The ownership structure of municipal utilities was also an added advantage for NEC’s business case: the company spokesman told Energy-Storage.news that “municipal entities control their own approval and interconnection process enabling faster decision processes and approvals to project execution”.

“When there is a clear economic advantage to [their] ratepayers they can move swiftly to take advantage of technical innovation and cost declines,” the NEC spokesman said.

As with other NEC grid projects, the six municipal ESS sites will use NEC’s GSS grid-scale storage solution, including the company’s proprietary controls and monitoring software platform, AEROS. Strategic dispatch of energy from the batteries to the grid therefore reduces the customer’s heaviest electric loads on a monthly basis.

Control and dispatch for ESS projects contracted by three of those Massachusetts municipal power plants will be coordinated and managed by the Massachusetts Municipal Wholesale Electric Company (MMWEC). Through its 24/7 operations centre MMWEC, which develops and manages power projects for municipal groups, will connect projects in Wakefield, Ashburnham and Templeton to its peak load forecasting and remote dispatch programme.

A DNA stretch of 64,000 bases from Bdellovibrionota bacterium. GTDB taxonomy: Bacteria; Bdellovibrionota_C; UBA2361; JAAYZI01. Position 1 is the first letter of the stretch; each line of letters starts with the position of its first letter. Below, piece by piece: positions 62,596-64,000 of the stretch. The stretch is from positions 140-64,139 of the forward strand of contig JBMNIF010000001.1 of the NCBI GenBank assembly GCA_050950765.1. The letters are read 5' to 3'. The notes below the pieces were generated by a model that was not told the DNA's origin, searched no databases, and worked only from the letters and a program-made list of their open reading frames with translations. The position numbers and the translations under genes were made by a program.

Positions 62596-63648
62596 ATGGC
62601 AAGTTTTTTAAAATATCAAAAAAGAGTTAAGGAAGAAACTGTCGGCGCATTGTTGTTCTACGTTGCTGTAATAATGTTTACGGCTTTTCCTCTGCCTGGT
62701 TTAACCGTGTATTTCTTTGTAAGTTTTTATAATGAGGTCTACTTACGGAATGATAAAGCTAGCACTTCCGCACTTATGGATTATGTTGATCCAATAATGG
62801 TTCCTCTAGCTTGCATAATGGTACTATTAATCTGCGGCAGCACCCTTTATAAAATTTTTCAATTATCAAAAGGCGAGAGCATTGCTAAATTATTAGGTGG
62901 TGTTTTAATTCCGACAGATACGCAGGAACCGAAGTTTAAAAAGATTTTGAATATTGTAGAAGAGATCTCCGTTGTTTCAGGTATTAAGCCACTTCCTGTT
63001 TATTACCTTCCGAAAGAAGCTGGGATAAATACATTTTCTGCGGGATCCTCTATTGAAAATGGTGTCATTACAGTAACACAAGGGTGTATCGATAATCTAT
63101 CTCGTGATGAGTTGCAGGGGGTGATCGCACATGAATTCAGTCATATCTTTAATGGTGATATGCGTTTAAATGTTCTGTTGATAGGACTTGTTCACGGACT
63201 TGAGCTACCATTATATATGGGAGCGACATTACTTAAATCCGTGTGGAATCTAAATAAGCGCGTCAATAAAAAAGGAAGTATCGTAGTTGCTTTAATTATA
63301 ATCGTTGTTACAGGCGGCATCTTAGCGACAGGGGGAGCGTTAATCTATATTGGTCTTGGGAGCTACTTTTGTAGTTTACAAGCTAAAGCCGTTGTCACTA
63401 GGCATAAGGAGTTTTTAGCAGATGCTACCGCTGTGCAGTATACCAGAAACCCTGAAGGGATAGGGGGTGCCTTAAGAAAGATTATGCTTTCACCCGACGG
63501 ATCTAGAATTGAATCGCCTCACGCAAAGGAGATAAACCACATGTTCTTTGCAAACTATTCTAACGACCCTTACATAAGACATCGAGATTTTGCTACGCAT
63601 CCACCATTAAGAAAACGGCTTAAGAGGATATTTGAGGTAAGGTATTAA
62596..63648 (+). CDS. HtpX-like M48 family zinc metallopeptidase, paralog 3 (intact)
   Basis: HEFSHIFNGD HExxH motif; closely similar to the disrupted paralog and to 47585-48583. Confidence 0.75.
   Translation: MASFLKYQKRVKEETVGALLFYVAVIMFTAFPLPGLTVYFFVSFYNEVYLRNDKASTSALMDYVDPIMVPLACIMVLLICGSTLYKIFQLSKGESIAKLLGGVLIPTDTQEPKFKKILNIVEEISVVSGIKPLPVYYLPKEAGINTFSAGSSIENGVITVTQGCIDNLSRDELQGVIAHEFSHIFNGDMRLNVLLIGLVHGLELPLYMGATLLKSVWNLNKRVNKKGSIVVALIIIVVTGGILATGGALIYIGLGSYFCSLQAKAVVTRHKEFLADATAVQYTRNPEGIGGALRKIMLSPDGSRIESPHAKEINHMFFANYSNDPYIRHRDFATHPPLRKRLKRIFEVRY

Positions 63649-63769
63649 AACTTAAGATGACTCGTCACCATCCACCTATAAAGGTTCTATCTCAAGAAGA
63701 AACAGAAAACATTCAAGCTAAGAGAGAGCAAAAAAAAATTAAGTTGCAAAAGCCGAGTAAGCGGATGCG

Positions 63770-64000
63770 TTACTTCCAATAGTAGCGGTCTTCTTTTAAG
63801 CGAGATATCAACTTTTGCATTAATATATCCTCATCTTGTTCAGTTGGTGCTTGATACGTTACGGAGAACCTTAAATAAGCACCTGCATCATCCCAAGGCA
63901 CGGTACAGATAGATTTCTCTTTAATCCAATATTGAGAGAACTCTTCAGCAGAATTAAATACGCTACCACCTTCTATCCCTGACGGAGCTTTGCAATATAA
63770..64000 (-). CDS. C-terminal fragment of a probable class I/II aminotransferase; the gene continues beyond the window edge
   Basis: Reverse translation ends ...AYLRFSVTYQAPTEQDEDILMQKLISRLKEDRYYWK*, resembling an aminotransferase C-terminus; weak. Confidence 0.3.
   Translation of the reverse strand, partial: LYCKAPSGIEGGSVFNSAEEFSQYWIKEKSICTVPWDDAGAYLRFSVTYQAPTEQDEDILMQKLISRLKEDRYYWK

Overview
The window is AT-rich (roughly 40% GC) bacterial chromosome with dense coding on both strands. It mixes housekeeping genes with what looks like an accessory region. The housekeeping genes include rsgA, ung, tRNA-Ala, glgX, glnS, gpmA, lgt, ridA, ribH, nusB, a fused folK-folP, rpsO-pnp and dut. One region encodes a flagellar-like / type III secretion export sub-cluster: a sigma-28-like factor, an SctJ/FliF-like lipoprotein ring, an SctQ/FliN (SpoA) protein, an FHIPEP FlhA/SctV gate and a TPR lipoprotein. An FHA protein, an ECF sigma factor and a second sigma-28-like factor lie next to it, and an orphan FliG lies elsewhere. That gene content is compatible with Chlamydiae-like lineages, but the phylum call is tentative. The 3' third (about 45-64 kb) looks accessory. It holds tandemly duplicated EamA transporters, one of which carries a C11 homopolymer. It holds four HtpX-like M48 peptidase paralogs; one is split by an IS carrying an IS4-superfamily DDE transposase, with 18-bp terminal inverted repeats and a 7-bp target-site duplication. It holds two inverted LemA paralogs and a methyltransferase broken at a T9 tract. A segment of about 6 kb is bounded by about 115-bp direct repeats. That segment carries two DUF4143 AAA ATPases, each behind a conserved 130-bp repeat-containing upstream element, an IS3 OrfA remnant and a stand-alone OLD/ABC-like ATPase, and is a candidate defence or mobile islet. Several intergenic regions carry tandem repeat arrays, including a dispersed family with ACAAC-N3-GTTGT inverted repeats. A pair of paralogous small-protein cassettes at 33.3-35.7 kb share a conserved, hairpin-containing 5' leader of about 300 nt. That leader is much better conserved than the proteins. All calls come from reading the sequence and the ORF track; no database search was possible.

“These projects continue to pay dividends as the combination of MMWEC’s peak forecasting program, along with these installations, are proving to be beneficial,” MMWEC CEO Ronald C Decurzio said.

As mentioned earlier, the projects follow some recent adaptive moves in the policy and regulation space in New England and Massachusetts that have also seen ENGIE Storage partner with equity firm Syncarpha Capital to develop a 19MW portfolio of community solar-plus-storage which will then be allowed to operate in the in the ISO-NE wholesale capacity, reserves, and frequency regulation markets. Syncarpha Capital is also working with another commercial storage provider, Stem Inc, on 28.2MWh of large-scale storage co-located with solar PV in Massachusetts.

Additionally, in July, SolarEdge’s StorEdge inverter solutions were deemed eligible for ConnectedSolutions, a programme rolled out by National Grid in Massachusetts and Rhode Island encouraging customers to help reduce peak demand on local networks. Further back in February, residential PV company Sunrun hailed as a "breakthrough moment" the award of a 20MW capacity contract from the New England ISO.

Meanwhile, the NEC spokesman said that its own latest activity “is added proof of an inflection point in the adoption of energy storage in the market as municipal entities are now moving forward with projects without subsidies”.

Massachusetts Clean Energy Center posted this simple graphic on its Facebook page to explain the value proposition of the National Grid New England ConnectedSolutions programme: "On hot summer days you could be making some cold hard cash if you have a solar electric system & a battery." Image: Massachusetts Clean Energy Center Facebook page.